1. To be informed of the organization’s mission, its intentions for donated resources, and its capacity to use donations effectively for their intended purposes.
2. To be informed of the identity of those serving on the organization’s governing board and to expect the board to exercise prudent judgment in its stewardship responsibilities.
3. To have access to the organization’s most recent financial statements.
4. To be assured their gifts will be used for the purposes for which they were given.
5. To receive appropriate acknowledgment and recognition.
6. To be assured that information about their donations is handled with respect and with confidentiality to the extent provided by law.
7. To expect that all relationships with individuals representing organizations of interest to the donor will be professional in nature.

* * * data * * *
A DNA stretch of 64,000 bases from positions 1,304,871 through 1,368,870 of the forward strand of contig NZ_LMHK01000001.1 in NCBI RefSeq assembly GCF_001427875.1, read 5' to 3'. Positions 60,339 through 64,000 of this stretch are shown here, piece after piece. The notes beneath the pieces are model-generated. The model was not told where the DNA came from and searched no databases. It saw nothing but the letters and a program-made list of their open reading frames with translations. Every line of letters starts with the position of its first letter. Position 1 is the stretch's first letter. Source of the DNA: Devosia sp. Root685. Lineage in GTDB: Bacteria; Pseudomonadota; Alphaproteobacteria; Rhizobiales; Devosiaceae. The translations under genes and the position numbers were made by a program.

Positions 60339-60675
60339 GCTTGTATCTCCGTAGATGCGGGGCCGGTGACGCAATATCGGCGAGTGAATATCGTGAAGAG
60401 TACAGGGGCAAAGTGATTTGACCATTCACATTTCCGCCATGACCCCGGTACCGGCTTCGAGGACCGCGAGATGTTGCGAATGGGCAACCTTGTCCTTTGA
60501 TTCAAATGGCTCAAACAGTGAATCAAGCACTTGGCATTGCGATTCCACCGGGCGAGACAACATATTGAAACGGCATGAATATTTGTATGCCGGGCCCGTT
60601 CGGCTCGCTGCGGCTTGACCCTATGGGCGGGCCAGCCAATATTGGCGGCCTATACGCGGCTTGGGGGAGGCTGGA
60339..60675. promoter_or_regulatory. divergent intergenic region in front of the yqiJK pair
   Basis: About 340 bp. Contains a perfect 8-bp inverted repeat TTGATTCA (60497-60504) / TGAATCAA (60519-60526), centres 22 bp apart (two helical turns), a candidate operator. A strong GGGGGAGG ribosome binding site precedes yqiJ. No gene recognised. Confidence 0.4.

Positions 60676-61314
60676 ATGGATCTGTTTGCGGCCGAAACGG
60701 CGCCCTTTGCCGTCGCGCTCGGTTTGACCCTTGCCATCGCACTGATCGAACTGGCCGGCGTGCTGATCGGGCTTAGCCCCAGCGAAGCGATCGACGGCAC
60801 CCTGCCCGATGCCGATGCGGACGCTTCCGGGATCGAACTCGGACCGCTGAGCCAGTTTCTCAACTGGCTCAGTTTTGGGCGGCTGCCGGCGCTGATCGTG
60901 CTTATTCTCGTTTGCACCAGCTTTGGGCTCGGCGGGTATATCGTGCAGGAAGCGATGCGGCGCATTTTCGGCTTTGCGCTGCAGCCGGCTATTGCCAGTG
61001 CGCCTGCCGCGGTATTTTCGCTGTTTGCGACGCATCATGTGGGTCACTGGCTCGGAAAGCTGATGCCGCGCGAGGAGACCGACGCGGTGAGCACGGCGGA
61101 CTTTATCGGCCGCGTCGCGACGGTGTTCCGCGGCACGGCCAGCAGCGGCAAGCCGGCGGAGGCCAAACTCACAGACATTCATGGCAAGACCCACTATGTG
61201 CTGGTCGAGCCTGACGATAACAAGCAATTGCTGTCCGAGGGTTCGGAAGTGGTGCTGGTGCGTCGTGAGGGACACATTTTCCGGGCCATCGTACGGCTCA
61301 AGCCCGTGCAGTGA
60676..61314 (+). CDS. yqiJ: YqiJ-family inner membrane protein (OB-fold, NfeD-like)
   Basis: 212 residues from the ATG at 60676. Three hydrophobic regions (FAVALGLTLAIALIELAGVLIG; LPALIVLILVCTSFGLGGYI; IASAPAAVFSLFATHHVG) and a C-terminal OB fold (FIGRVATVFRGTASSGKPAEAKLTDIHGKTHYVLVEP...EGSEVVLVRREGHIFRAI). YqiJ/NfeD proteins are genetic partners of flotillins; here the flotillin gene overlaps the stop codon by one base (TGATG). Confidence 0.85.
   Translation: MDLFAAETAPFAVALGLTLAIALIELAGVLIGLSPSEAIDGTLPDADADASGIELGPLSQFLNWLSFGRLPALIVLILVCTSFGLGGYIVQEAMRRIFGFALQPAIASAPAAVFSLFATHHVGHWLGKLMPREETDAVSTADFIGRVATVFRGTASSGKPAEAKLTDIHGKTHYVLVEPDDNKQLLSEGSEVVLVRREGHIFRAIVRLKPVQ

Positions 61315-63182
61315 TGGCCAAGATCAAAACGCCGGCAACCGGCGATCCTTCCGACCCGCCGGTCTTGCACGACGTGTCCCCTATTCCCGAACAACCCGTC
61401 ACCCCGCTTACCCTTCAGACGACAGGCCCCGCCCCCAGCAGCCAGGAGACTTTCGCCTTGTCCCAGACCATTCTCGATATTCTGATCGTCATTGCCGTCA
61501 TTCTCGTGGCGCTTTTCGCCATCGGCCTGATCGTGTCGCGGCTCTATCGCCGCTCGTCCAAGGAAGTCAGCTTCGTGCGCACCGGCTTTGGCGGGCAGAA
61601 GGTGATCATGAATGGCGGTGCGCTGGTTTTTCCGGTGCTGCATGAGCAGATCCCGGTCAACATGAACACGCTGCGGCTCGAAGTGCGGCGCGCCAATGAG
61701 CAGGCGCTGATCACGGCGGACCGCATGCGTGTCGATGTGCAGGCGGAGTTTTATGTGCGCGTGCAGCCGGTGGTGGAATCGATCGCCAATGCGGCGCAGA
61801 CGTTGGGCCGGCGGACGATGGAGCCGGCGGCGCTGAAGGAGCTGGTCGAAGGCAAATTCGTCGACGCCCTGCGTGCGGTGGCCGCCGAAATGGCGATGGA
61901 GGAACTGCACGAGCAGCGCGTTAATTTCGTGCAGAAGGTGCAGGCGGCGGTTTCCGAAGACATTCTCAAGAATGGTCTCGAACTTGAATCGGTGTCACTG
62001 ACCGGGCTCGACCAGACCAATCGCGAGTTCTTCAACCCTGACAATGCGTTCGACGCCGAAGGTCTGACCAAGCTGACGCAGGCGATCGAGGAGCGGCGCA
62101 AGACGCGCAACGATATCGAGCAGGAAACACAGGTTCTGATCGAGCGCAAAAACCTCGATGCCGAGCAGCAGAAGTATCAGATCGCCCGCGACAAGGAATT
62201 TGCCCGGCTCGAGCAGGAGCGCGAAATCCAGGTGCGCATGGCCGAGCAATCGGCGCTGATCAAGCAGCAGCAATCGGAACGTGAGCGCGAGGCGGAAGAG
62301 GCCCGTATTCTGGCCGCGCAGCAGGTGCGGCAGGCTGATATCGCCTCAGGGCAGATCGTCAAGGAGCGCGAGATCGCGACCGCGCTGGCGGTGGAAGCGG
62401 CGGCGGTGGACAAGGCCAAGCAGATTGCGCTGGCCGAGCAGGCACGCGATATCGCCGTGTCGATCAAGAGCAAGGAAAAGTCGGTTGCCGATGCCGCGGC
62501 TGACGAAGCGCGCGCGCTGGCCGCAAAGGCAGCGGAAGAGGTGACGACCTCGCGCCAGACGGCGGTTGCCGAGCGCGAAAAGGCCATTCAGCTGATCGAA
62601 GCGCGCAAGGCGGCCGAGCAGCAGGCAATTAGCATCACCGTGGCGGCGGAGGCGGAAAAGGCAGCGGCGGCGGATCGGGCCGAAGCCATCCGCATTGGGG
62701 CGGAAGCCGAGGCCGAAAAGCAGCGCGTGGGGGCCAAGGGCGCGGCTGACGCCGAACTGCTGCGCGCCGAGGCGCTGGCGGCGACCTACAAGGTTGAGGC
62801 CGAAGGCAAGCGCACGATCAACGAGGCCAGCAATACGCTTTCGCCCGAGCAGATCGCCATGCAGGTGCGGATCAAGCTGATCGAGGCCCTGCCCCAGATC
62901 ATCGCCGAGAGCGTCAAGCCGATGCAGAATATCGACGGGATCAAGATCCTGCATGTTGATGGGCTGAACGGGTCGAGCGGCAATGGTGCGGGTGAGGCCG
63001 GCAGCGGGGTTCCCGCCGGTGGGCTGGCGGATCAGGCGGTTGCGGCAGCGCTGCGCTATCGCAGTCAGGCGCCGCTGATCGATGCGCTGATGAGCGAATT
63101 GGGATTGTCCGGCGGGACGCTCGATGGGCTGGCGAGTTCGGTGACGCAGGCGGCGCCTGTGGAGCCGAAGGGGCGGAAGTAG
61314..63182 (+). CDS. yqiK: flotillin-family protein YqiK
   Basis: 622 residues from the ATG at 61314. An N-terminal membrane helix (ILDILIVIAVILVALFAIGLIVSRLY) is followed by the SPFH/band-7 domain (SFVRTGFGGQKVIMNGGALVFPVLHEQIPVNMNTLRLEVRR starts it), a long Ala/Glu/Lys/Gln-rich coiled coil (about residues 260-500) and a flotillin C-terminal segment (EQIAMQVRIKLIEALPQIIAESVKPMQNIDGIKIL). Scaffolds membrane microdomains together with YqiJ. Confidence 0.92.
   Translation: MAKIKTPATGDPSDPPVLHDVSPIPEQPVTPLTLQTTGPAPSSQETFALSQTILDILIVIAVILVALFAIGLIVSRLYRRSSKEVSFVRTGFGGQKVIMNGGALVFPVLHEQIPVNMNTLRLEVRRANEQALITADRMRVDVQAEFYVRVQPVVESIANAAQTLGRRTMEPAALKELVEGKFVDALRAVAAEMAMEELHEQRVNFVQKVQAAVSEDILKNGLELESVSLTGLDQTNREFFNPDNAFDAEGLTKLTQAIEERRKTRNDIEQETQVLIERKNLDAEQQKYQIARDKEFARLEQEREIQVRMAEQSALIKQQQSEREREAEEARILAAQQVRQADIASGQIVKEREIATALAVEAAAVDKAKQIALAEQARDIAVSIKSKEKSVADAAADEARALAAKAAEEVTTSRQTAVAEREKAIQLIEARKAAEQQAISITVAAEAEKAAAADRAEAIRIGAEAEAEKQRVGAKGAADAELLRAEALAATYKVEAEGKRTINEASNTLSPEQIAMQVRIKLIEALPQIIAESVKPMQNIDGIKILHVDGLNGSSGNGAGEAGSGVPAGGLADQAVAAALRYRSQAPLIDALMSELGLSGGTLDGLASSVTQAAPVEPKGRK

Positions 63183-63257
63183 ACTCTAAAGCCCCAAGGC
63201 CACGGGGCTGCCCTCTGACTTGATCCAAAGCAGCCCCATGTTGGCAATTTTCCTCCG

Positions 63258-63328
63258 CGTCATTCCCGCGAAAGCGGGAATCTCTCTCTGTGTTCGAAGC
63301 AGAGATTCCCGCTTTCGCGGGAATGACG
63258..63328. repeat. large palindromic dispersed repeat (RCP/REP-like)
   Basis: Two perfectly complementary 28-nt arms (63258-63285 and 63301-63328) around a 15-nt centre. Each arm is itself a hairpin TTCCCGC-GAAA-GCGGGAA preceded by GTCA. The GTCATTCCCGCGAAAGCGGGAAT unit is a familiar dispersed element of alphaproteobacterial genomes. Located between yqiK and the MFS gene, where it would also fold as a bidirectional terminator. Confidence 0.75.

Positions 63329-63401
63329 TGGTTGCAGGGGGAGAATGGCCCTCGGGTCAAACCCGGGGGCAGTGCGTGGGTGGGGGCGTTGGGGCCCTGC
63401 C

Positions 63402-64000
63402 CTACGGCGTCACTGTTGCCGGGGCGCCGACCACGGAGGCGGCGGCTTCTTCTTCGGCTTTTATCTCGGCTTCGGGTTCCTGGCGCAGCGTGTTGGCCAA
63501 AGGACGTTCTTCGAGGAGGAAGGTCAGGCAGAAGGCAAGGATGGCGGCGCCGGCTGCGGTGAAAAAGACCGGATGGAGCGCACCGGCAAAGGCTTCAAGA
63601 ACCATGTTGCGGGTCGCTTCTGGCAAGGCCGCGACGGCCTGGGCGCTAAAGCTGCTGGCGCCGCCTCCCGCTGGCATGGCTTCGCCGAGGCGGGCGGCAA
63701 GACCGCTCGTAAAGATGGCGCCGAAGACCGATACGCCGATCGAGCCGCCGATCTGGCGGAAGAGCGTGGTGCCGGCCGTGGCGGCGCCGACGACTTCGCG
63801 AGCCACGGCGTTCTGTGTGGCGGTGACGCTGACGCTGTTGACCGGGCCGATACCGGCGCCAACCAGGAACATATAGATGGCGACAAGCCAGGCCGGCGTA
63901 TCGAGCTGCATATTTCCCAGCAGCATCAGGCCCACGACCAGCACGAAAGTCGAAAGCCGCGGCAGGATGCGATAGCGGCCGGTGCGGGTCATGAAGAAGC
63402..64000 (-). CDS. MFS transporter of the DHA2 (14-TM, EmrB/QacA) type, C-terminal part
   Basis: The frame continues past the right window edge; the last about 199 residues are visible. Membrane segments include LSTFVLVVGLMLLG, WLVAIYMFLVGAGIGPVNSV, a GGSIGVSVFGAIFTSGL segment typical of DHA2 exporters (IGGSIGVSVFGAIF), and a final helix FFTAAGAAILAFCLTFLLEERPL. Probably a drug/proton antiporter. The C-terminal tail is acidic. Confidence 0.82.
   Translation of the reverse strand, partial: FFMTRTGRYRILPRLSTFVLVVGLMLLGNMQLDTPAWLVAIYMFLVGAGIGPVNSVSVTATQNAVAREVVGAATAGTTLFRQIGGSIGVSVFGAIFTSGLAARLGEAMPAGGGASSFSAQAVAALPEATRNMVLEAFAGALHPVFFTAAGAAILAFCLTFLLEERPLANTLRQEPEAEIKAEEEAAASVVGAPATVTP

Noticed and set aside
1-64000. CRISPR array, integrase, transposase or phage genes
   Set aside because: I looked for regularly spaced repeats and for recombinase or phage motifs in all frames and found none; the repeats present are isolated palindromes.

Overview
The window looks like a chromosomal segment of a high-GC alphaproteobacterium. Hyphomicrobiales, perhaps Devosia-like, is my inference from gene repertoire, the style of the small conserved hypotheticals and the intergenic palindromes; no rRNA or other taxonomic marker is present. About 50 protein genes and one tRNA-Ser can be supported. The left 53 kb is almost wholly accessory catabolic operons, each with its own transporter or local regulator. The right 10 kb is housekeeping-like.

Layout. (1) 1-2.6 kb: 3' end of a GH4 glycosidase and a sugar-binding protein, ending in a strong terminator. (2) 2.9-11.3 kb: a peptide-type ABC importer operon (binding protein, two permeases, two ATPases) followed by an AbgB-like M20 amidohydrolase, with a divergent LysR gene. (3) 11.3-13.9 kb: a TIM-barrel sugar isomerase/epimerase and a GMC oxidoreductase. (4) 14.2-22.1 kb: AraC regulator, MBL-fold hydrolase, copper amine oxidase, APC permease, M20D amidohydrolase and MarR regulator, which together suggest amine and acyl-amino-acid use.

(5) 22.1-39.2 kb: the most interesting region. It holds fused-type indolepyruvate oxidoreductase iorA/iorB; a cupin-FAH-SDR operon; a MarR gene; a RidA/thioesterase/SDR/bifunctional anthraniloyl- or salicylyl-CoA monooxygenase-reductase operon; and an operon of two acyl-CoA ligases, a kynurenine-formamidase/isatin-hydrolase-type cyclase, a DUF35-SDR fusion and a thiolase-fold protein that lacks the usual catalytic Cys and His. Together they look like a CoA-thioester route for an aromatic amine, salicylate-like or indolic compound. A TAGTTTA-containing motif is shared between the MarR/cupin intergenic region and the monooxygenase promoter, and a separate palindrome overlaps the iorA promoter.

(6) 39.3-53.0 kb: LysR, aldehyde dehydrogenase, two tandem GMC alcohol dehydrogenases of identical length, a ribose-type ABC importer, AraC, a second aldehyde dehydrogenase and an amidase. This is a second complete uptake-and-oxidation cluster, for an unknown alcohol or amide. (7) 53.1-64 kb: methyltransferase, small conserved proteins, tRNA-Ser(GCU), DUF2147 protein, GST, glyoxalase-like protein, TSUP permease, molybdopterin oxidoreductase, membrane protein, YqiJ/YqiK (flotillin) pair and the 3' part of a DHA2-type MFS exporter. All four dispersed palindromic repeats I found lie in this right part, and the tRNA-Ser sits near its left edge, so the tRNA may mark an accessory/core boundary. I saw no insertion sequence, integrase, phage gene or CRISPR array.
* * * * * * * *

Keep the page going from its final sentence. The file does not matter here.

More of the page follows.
8. To be informed whether those seeking donations are volunteers, employees of the university or hired solicitors.
9. To have the opportunity for their names to be deleted from mailing lists that an organization may intend to share.
10. To feel free to ask questions when making a donation and to receive prompt, truthful and forthright answers.
The bill of rights was developed by the American Association of Fund-Raising Counsel (AAFRC), Association for Healthcare Philanthropy (AHP), Council for Advancement and Support of Education (CASE), and the Association of Fundraising Professionals (AFP), and adopted in November 1993.